A Pinchbeck man who died in the First World War a hundred years ago has been remembered by villagers.
On Sunday, August 27, Michael and Lesley Pemberton laid a wreath on behalf of the Pinchbeck branch of the Royal British Legion in the British Cemetery outside Lens in the Somme region of northern France.
It was an act of remembrance for the 100th anniversary of the death of Lieutenant Frank Merewether Wayet during the Battle of Loos, as reported in last week’s Lincolnshire Free Press.
Michael says the Loos memorial cemetery commemorates over 20,000 officers and men who died in the battle, and who have no known grave.
The Pembertons found themselves in the company of several hundred others from the UK and France who were also marking the 100th anniversary of the battle.
Michael said: “People had assembled as individuals or as regimental representatives to remember those who had fallen during the Battle of Loos, one of the earliest major conflicts on the Western Front, notable for the first use of gas by the British army as a weapon of war.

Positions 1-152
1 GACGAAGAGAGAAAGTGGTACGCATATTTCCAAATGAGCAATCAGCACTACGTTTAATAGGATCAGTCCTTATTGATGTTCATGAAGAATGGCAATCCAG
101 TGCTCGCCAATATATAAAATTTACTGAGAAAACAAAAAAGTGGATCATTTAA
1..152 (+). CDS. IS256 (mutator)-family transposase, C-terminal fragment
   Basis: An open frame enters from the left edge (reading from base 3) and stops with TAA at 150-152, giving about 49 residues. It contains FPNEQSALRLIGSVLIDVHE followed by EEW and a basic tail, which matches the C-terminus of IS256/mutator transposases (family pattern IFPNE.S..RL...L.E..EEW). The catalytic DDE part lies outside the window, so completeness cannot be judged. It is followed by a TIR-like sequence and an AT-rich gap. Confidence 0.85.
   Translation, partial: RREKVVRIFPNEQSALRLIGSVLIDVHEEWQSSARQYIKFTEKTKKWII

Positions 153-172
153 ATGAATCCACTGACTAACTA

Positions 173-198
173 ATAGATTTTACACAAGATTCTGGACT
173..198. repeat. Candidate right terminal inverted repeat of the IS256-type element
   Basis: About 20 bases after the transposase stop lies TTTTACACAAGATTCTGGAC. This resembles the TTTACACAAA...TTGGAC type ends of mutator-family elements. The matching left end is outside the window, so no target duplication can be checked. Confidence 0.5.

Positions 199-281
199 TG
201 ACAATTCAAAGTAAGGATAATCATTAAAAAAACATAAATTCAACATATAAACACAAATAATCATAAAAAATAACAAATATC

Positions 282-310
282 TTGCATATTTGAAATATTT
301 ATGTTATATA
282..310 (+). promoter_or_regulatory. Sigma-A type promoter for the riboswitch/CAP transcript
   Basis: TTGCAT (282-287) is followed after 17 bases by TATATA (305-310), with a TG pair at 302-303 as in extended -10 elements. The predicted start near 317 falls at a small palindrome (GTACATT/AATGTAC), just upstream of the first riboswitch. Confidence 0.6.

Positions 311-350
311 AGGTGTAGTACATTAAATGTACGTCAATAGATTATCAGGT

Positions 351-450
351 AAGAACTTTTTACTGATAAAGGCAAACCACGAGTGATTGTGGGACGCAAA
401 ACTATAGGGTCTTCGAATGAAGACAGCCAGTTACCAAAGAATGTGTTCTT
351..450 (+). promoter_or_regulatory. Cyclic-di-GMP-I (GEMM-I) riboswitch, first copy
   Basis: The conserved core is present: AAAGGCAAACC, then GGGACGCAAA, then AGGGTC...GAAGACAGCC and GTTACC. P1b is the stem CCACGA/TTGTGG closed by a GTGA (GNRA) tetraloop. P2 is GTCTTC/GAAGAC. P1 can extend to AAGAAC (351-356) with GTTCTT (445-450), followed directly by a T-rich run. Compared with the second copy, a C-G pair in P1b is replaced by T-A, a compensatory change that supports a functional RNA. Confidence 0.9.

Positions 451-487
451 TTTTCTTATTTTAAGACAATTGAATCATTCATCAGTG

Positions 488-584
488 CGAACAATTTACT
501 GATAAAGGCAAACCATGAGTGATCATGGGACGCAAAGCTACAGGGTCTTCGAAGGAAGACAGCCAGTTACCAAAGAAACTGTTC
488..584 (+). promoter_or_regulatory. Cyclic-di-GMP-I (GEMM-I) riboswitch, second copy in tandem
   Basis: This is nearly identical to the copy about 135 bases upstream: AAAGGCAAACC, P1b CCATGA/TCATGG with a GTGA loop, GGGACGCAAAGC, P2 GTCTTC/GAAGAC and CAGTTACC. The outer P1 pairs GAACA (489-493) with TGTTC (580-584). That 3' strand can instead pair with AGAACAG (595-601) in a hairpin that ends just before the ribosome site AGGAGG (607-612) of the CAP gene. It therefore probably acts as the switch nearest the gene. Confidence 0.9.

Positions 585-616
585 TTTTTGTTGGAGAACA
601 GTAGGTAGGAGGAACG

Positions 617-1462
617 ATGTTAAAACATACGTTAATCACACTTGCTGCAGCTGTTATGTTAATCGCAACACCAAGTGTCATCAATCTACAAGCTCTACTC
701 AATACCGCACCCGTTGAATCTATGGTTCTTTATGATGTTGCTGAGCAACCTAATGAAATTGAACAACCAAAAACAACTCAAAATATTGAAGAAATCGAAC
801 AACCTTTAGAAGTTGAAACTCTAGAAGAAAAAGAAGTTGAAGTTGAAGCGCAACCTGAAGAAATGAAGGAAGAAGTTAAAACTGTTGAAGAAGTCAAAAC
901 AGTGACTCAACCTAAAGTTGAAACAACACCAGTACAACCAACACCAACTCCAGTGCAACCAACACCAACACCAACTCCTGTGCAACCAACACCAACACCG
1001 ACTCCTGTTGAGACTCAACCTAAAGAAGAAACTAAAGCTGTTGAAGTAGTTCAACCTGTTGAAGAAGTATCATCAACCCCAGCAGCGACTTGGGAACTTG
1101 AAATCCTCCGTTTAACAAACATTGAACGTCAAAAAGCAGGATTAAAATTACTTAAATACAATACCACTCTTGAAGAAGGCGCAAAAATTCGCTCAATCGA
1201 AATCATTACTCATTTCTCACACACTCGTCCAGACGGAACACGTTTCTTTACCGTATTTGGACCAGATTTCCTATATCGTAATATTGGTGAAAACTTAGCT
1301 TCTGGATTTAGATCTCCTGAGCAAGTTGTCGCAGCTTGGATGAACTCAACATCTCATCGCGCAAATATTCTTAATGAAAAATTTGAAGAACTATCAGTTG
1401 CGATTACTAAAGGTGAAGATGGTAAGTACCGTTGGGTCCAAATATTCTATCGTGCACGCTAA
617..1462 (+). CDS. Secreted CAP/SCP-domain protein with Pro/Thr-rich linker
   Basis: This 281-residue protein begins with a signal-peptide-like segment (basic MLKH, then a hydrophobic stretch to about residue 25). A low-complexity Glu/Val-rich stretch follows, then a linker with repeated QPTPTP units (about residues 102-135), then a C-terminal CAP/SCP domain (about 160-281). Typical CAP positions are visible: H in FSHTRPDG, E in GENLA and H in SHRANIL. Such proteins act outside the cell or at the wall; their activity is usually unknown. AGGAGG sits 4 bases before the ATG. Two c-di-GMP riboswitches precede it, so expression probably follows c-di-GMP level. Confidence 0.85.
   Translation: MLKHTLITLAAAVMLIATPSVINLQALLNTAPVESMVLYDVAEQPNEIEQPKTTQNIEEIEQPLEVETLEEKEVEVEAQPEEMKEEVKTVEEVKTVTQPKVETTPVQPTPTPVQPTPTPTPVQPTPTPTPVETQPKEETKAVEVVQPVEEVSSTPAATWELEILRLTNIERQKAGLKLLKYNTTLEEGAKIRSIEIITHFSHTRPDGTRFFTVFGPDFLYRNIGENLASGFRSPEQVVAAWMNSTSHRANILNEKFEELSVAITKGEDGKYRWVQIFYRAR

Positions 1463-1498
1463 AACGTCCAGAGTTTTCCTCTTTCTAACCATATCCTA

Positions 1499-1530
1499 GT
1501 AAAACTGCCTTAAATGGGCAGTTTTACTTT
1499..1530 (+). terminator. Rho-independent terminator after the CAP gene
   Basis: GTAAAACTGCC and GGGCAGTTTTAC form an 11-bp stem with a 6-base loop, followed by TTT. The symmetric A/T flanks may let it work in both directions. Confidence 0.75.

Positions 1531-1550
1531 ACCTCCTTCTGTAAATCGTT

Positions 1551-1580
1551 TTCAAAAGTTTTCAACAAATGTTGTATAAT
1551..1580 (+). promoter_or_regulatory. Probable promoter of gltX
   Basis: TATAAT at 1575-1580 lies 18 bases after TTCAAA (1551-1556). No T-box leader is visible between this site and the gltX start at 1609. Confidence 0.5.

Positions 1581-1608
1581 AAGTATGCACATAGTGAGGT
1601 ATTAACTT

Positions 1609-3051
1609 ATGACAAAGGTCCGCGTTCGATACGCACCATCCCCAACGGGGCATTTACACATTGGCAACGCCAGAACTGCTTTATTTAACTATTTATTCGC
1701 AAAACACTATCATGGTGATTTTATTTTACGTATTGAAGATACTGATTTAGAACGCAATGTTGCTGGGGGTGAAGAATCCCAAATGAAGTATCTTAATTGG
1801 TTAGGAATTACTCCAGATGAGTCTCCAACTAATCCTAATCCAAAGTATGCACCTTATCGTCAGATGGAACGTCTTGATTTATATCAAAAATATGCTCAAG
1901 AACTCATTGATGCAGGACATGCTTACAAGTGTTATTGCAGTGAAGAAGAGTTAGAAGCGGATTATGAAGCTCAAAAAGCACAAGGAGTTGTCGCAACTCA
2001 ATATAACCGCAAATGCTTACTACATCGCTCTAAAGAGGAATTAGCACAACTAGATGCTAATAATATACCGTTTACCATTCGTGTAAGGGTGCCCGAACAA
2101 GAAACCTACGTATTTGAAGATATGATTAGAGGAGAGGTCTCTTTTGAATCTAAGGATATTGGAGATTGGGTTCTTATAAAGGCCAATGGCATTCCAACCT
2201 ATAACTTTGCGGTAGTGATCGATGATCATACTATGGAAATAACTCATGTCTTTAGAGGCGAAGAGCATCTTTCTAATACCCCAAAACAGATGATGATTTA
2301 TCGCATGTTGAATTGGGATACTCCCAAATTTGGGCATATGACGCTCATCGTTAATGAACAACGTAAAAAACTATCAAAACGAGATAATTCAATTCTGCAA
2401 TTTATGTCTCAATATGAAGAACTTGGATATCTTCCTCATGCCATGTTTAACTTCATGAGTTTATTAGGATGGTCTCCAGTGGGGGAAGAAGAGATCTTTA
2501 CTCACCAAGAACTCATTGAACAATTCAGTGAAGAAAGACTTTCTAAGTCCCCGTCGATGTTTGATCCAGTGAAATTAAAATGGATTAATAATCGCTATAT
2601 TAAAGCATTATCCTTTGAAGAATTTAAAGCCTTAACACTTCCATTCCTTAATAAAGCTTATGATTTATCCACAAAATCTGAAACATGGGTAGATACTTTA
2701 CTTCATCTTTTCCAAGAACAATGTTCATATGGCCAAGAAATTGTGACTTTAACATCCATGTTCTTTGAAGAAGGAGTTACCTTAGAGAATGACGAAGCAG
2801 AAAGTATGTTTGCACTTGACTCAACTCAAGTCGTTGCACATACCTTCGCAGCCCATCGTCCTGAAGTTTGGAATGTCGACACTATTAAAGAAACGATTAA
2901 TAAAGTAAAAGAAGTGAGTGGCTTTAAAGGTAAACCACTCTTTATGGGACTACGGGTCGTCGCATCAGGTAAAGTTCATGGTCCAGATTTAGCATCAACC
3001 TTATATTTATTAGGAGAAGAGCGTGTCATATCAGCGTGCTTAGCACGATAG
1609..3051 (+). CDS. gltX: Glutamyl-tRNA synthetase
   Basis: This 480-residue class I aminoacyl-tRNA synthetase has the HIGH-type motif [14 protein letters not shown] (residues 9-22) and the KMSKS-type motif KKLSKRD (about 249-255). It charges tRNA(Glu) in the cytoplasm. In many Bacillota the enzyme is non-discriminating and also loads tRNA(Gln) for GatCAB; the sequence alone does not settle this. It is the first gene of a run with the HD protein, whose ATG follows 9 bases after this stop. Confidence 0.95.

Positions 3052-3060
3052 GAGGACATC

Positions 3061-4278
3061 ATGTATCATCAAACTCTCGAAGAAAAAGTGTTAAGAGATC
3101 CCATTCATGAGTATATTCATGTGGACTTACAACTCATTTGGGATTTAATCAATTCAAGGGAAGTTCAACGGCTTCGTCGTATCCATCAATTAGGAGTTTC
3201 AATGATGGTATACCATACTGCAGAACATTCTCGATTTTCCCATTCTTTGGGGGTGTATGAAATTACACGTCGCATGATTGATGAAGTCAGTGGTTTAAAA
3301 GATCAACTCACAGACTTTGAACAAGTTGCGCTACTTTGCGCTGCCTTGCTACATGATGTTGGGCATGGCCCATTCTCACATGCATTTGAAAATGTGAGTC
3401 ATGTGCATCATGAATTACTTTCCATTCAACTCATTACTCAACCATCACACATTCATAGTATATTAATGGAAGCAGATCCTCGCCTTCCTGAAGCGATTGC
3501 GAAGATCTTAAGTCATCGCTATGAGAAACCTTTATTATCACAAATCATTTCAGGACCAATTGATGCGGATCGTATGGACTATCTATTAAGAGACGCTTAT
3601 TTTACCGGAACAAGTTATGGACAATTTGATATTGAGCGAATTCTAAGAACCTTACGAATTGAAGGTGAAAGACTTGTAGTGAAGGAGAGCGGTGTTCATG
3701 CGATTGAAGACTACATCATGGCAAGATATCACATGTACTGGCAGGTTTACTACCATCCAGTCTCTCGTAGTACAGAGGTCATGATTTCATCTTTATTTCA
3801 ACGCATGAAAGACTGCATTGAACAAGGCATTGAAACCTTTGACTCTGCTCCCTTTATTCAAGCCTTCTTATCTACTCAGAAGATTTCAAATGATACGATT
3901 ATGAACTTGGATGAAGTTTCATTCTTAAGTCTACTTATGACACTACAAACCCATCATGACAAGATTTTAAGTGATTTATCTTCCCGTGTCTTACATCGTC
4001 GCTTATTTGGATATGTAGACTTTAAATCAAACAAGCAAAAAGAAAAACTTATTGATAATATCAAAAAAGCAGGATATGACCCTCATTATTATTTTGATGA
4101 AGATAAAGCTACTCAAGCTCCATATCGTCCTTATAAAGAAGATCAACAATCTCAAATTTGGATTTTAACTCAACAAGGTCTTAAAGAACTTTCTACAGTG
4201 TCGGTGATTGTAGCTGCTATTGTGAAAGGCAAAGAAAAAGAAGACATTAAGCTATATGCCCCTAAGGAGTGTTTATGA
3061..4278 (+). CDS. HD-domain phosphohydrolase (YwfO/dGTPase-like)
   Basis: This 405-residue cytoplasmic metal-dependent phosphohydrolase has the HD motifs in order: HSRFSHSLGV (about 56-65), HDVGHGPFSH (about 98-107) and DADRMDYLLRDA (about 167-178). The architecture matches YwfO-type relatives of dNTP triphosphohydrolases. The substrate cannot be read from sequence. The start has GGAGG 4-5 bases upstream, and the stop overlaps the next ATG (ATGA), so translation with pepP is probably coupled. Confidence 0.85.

“A short act of remembrance had been organised by representatives of the London regiment who were present, and a bagpiper played a lament that echoed across the battlefield in the autumnal sunshine.”
Frank Wayet, aged 26, a lieutenant in the 2nd Cameronian regiment, was the son of the vicar of Pinchbeck, the Rev Frank Field Wayet and his wife Alice.
Frank’s name is recorded on one of the three wall plaques remembering the Cameronians who had been killed during the battle.
Michael says: “His death impacted not only the vicarage family but the whole village, and Belgian refugees, forced from their homes by the fighting on the Western front, and relocated in Pinchbeck, carved the wooden pulpit currently in use in St Mary’s church, in his memory.”
Two of the panels on the pulpit show battlefield scenes: one of Frank’s body at the foot of the crucified Christ, and the second of an angel placing a laurel wreath on his head and taking his soul to glory.